What with the recent revelations from Novell regarding the SCO Unix case, you'd be forgiven for thinking that we were watching some sort of soap opera unfold. In fact, wouldn't it be better as a soap opera? One modeled on Dukes of Hazzard? (also forthcoming from #evanchan, where these wacky ideas get cooked up: season finale Buffy crossovers)
Saw The Matrix Reloaded. Will probably have to see it again when it comes out on IMAX. In the meantime, reading this (spoilers, liable to suck you in).
Remind me why I still read that site?
In Starbucks catching up on email and taking advantage of T-Mobile's offer of unlimited wifi for $20/month for T-Mobile customers.
I flew BA this time from Heathrow to Dulles. I've flown Virgin on this route twice, and although the Virgin experience was "cooler" (they play funky music as you board the plane, the safety video is an animated cartoon, the films they show are ones that haven't been released yet in the UK), the BA flight was more comfortable: better food, more legroom, and larger headrest screens. Downside was the horrible selection of out of date films: The Matrix, The Hours, Chicago, Gangs of New York (in two parts!), DareDevil (guess which I ended up watching), and About Schmidt.
I thought I was being oh-so-clever on the plane by catching up on the last three episodes of 24 that I haven't seen in preparation for Tuesday's finale. Until when I got up to go to the bathroom when I saw the guy behind me watching Buffy on his laptop. Git.
Some advice: on my fourth visit to US immigration, and my third to immigration at Dulles, I learned that you should not, under any circumstances, duck under the rope if instead of going around empty rope. A few people ahead of me ducked under, since half the queue was empty. We got hauled out and shouted at by an immigration officer who sent a shamefaced group of about ten of us to the back of the queue. The barriers are there for a reason.
T-Mobile's HotSpot software isn't bug-free. At Christmas, it was fine provided I kept the popup window open. This time, Safari and Chimera aren't too hot at whatever the software does to keep the connection alive: it ends up dying, resulting in timeouts all over the place. Not fun. Oh, and the Sheryl Crow music they're offering? WMA protected.
I'll be spending the next few weeks hammering out the required specification for my FOAF dissertation. So far, the bare-bones features are:
Suggestions for features are greatly appreciated in the comments, and I'll see what I can reasonably attempt during the time I have to develop the project. Anything left out will probably make it into a releases after the dissertation is finished.
Some things that I have looked into, e.g. Address Book integration, will have to go on the back burner for the while since there isn't a Cocoa/Java bridge for that yet, so while suggestions in similar veins are appreciated, that's a possible reason why I won't be able to accomplish them. Yet.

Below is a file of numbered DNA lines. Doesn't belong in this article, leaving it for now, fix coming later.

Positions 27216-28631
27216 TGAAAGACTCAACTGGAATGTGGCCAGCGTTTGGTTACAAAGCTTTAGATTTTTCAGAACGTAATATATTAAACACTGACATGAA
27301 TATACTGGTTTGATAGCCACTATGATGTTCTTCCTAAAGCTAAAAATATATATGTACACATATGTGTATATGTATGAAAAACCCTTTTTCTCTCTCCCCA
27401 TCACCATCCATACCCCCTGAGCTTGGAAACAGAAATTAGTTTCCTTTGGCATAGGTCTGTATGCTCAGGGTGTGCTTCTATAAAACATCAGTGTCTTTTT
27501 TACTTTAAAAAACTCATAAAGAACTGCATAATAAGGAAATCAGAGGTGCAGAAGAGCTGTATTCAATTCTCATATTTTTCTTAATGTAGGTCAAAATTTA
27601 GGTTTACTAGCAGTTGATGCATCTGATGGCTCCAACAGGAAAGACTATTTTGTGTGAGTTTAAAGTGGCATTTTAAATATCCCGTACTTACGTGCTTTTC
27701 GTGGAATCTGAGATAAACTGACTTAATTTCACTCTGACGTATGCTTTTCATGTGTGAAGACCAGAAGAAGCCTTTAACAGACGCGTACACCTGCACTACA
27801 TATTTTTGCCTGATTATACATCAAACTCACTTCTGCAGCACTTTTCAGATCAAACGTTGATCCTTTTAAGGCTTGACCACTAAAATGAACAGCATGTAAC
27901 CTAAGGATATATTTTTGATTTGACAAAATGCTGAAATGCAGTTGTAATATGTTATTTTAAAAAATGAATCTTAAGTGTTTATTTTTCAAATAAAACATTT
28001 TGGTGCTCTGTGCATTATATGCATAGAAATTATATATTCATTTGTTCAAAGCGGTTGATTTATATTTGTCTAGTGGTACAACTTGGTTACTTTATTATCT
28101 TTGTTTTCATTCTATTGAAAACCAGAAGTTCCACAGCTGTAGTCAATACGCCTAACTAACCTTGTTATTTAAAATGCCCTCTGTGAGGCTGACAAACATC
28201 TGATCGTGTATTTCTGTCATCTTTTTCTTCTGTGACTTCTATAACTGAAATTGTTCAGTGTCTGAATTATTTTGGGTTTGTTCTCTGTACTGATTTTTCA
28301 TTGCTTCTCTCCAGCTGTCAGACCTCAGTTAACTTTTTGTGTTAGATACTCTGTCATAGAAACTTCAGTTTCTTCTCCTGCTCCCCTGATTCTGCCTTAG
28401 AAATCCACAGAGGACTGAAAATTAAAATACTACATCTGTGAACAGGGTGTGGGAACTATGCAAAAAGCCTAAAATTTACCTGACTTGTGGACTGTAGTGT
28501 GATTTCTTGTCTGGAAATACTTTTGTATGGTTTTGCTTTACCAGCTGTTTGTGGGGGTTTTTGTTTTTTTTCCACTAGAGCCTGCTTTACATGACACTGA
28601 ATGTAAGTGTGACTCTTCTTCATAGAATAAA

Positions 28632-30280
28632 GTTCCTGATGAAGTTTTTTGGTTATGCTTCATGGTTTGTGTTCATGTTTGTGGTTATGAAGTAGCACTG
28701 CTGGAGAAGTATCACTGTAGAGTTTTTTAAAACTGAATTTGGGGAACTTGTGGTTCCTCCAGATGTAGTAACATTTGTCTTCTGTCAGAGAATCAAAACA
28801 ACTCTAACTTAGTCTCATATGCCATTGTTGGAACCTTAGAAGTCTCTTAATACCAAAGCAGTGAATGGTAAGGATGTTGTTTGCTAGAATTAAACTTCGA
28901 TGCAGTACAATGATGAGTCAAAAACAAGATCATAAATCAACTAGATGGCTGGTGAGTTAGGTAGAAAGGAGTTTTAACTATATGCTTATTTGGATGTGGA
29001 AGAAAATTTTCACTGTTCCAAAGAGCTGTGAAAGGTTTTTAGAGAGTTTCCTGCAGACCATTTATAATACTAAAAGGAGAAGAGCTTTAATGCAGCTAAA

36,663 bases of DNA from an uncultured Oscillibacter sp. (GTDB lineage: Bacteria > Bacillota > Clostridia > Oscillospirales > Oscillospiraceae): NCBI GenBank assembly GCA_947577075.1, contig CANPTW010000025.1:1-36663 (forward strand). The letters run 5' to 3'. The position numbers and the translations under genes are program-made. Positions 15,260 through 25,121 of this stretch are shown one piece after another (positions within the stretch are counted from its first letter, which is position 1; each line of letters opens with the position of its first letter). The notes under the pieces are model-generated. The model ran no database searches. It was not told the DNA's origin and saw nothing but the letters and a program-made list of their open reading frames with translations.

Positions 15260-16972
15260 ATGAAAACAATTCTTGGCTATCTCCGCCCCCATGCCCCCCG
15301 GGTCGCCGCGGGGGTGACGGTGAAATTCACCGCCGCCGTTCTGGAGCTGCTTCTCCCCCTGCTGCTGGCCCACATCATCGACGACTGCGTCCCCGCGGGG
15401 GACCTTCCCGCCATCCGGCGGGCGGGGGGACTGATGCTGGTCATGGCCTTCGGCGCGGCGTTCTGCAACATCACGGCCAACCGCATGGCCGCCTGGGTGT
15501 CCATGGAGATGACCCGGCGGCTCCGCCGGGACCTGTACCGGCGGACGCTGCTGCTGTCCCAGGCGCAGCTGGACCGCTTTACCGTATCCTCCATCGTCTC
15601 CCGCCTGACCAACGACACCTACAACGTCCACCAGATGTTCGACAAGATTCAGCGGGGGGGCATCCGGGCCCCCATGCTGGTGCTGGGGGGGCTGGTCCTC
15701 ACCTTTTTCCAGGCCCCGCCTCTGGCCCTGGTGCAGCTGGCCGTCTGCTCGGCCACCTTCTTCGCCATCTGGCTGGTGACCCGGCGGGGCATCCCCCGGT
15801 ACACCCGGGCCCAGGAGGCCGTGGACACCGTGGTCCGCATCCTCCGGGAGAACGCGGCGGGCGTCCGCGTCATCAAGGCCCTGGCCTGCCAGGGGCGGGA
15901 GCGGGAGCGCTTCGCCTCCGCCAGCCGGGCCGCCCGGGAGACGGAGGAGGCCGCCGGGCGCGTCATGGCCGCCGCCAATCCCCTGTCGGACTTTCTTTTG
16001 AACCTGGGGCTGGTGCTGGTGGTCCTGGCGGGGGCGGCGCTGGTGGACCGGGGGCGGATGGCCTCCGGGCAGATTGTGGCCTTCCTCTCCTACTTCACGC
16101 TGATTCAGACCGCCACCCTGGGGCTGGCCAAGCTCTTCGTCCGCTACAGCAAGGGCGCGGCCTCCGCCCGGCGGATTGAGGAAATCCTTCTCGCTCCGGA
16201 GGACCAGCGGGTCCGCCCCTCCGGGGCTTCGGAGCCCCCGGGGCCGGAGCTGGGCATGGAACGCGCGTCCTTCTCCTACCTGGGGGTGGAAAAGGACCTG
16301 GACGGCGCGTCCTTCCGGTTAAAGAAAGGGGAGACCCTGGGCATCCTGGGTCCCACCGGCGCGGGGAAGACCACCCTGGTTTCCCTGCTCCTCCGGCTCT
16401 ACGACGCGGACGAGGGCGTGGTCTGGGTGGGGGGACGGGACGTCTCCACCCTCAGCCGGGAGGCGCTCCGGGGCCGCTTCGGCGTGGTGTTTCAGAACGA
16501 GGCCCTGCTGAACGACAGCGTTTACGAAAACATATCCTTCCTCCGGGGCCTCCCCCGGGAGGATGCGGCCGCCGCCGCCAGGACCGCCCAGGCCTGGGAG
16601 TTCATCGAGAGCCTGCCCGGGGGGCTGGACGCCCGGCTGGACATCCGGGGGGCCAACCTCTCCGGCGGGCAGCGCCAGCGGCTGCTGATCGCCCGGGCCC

Thanks to everyone who's volunteered to act as testers.
I'm busy: two exams down, and two more to go (Formal Methods on Thursday, Distributed Information Systems on Friday) and then six weeks in DC planning for my summer dissertation. Speaking of which:
I'll be looking for anyone who's interested in testing a little FOAF application for OS X. Contact me for details. Brief feature list: vCard import, spidering, export to SVG and, uh, yummy Aqua interface.
Further to the last story about T-Mobile offering all you can eat WiFi to its cellular subscribers for $20/mo, Verizon will offer all you can eat WiFi to its broadband DSL subscribers for free in the NYC area. I like this way more.
A wander around the depths of the Advertising Standards Authority, the UK self-regulatory advertising body. A few things that are interesting and/or amusing:
T-Mobile takes a step forward and announces plans to bundle wifi with cellular service:
The Bellevue, Wash.-based wireless phone company announced that customers can now consolidate charges for its HotSpot Wi-Fi service on their monthly cellular phone service bills. The company will do the same for subscribers using its new General Packet Radio Service (GPRS) cell phone network in the next few months, it announced.
T-Mobile said customers can add a monthly $19.99 unlimited access Wi-Fi service to their monthly wireless bill. The charge is at a 50 percent discount over the company's regular HotSpot rate plans. The service also will continue as a stand-alone offering by subscription or on a pay-for-use basis. [More at CNET News.com]
I'm going to be in the 'states for six weeks from the 17th May. What I normally do when I go and visit the Land of the Free is use my triband GSM phone through Orange and whoever they have roaming agreements with: that's what I did last year for five weeks and what I did over Christmas for a fortnight. This time, though, there's a fair chance that the networks over there are developed to the point of understanding the concept of pay as you go, or prepay SIM cards: it'd be handy to get a US number while I'm out and about.
Obviously I'm limited to the GSM networks: I can't find anything about this on T-Mobile's site, but Cingular seem to have a thing called KIC Prepay that I'm not allowed to link to because finding out about plans requires a zipcode. I'm not entirely sure if Cingular will let me buy a SIM and stick it in my phone--there's a little phrase in the small print that indicates that they might be able to do this--but the website isn't particularly informative. Has anyone tried anything like this?
Comments and suggestions are extremely welcome, either by email or in this entry.